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Construciton of Home Compost Units

http://edis.ifas.ufl.edu/ ( Publisher's URL )
University of Florida Institutional Repository IFAS
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Material Information

Title:
Construciton of Home Compost Units
Physical Description:
fact sheet
Creator:
Nordstedt, Roger A.
Publisher:
University of Florida Cooperative Extension Service, Institute of Food and Agriculture Sciences, EDIS
Publication Date:

Notes

Acquisition:
Collected for University of Florida's Institutional Repository by the UFIR Self-Submittal tool. Submitted by Melanie Mercer.
Publication Status:
Published
General Note:
"Original publication date November 1991. Reviewed June 2003."
General Note:
"AE23"

Record Information

Source Institution:
University of Florida Institutional Repository
Holding Location:
University of Florida
Rights Management:
All rights reserved by the submitter.
System ID:
IR00003583:00001

MISSING IMAGE

Material Information

Title:
Construciton of Home Compost Units
Physical Description:
fact sheet
Creator:
Nordstedt, Roger A.
Publisher:
University of Florida Cooperative Extension Service, Institute of Food and Agriculture Sciences, EDIS
Publication Date:

Notes

Acquisition:
Collected for University of Florida's Institutional Repository by the UFIR Self-Submittal tool. Submitted by Melanie Mercer.
Publication Status:
Published
General Note:
"Original publication date November 1991. Reviewed June 2003."
General Note:
"AE23"

Record Information

Source Institution:
University of Florida Institutional Repository
Holding Location:
University of Florida
Rights Management:
All rights reserved by the submitter.
System ID:
IR00003583:00001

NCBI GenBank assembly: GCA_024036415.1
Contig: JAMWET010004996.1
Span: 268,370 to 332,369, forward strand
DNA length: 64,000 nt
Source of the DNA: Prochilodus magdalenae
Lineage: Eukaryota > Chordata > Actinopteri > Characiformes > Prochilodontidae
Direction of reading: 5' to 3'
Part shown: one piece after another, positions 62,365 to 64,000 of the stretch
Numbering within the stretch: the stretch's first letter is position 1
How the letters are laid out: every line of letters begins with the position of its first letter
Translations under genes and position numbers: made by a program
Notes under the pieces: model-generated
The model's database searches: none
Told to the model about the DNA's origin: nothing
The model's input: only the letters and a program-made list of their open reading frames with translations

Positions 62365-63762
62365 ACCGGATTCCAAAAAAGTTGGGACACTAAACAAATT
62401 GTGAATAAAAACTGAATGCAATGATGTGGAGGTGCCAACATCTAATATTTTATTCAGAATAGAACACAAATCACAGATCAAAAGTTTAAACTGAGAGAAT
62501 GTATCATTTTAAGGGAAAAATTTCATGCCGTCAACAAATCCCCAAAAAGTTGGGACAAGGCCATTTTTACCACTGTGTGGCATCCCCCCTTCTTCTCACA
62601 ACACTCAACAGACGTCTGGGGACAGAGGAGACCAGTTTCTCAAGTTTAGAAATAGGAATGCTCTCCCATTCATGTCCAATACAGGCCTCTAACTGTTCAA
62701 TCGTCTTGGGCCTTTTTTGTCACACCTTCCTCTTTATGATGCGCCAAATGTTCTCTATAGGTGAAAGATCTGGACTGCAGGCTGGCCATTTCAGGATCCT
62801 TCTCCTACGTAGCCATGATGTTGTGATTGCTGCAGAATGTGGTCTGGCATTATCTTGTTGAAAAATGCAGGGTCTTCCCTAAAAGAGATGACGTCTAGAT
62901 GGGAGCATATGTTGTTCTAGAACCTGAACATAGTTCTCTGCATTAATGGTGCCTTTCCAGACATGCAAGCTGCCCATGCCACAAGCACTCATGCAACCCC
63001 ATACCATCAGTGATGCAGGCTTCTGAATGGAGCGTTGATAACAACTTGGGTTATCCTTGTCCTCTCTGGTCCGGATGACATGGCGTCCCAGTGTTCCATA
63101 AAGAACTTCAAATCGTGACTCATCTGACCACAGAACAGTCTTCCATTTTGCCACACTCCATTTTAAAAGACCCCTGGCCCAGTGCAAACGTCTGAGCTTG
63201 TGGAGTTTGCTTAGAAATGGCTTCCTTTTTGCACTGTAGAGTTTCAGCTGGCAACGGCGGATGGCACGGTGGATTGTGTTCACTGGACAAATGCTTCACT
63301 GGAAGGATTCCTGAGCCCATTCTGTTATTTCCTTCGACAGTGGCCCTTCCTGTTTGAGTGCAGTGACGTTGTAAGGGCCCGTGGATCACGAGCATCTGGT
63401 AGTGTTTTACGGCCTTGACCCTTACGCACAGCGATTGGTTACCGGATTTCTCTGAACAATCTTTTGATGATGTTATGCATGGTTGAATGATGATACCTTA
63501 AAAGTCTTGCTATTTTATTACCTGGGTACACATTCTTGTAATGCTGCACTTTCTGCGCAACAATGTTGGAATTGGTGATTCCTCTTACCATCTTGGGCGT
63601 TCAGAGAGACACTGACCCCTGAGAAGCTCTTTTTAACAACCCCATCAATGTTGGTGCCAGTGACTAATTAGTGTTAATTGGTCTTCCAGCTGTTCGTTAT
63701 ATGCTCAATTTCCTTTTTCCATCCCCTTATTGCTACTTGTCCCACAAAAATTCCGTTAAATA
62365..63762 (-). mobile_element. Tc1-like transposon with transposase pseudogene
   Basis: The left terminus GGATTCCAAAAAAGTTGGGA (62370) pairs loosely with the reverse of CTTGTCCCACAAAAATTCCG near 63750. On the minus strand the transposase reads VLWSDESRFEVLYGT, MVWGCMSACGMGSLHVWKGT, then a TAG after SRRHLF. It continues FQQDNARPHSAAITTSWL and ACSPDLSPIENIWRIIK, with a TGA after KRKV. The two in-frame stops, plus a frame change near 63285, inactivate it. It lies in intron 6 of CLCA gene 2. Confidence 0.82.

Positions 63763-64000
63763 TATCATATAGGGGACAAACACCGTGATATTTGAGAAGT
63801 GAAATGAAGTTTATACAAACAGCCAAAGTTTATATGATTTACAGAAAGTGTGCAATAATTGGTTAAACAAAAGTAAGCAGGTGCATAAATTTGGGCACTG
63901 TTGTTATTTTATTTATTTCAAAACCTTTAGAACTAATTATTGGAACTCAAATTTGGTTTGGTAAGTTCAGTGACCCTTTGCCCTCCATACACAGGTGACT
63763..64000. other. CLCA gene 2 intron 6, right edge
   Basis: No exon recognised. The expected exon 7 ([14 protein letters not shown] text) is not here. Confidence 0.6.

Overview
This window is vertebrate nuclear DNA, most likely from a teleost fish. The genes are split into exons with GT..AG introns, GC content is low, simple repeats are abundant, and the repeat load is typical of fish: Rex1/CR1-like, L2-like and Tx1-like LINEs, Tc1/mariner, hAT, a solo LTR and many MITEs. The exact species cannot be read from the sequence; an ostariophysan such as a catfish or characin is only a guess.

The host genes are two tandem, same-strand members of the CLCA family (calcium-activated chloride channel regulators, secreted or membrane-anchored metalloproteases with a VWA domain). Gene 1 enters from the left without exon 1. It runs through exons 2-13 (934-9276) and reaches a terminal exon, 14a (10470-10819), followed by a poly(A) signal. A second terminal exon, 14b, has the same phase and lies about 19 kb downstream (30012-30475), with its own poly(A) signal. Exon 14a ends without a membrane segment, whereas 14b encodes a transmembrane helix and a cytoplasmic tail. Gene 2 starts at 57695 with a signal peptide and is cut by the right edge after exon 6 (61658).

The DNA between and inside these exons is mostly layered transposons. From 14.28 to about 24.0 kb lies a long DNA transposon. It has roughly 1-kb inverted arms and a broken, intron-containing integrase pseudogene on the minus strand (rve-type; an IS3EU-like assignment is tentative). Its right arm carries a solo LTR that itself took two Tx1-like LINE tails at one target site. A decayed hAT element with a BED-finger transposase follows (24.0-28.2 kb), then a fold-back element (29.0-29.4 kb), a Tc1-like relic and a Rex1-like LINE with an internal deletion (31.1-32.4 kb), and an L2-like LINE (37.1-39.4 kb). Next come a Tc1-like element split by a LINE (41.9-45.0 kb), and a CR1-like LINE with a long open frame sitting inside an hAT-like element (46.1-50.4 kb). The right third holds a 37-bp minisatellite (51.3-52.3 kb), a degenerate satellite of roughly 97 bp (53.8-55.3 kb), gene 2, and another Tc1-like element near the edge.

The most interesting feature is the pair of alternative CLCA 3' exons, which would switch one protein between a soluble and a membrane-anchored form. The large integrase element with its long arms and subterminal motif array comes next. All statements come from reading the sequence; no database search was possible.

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AE23 Construction of Home Compost Units1 Roger A. Nordstedt and Anne W. Barkdoll2 1. This document is AE23, one of a series of the Agricultural and Biological Engineering Department, Florida Cooperative Extension Service, Institute of Food and Agricultural Sciences, University of Florida. Original publication date November 1991. Reviewed June 2003. Visit the EDIS Web Site at http://edis.ifas.ufl.edu. 2. Roger A. Nordstedt, associate professor; Anne W. Barkdoll, post doctoral associate, Agricultural Engineering Department, Cooperative Extension Service, Institute of Food and Agricultural Sciences, University of Florida, Gainesville FL 32611. The Institute of Food and Agricultural Sciences (IFAS) is an Equal Opportunity Institution authorized to provide research, educational information and other services only to individuals and institutions that function with non-discrimination with respect to race, creed, color, religion, age, disability, sex, sexual orientation, marital status, national origin, political opinions or affiliations. U.S. Department of Agriculture, Cooperative Extension Service, University of Florida, IFAS, Florida A. & M. University Cooperative Extension Program, and Boards of County Commissioners Cooperating. Larry Arrington, Dean The 1990 average statewide generation of municipal solid waste (MSW) in Florida was 8.3 pounds/person-day, 1.5 tons/person-year, or 19.4 million tons per year in Florida (FDER, 1991). This was considerably higher than the national average of 3.6 pounds/person-day estimated by the U.S. Environmental Protection Agency. Surprisingly, MSW in Florida contains only 15% yard trash compared to 20% for the U.S. Yard waste is defined as vegetative matter resulting from landscape maintenance and land clearing operations and includes tree and shrub trimmings, grass, palm fronds, leaves, trees and stumps. MSW disposed in every Florida county must be reduced by at least 30% by the end of 1994, and no more than one-half of the 30% goal may be met through the recycling of yard trash, white goods, construction and demolition debris (C&D), and tires. Also, by the end of 1994 a majority of the newspaper, aluminum cans, glass, and plastic bottles must be separated from the MSW stream prior to final disposal at a solid waste disposal facility. These must be offered for recycling to complete the 30% recycling goal. Of the 19.4 million tons of MSW generated in Florida in 1990, 15% was recycled, 16% was combusted in waste to energy plants, and 69% was disposed in permitted landfills. Landfill construction and closure activity has been extensive in the past year, but the costs are very high. Beginning in 1992, yard waste can no longer be disposed in lined landfills. Because yard waste is a large part of the waste stream (15%), composting and mulching are becoming important in meeting the 30% recycling goal. There are currently 14 counties in Florida with composting projects in operation or under construction. Most of these are for yard trash. When yard waste is banned from landfills in 1992, there will undoubtedly be many more composting and mulching projects in operation. RECYCLING YARD WASTE There are two approaches to recycling and reducing yard waste. The first is to reduce the amount of yard waste set out for curbside collection by encouraging the use of yard waste in the home landscape or garden. The second approach is to set up large county operated composting and/or mulching facilities to process yard waste which has been picked up at curbside or delivered to the facility.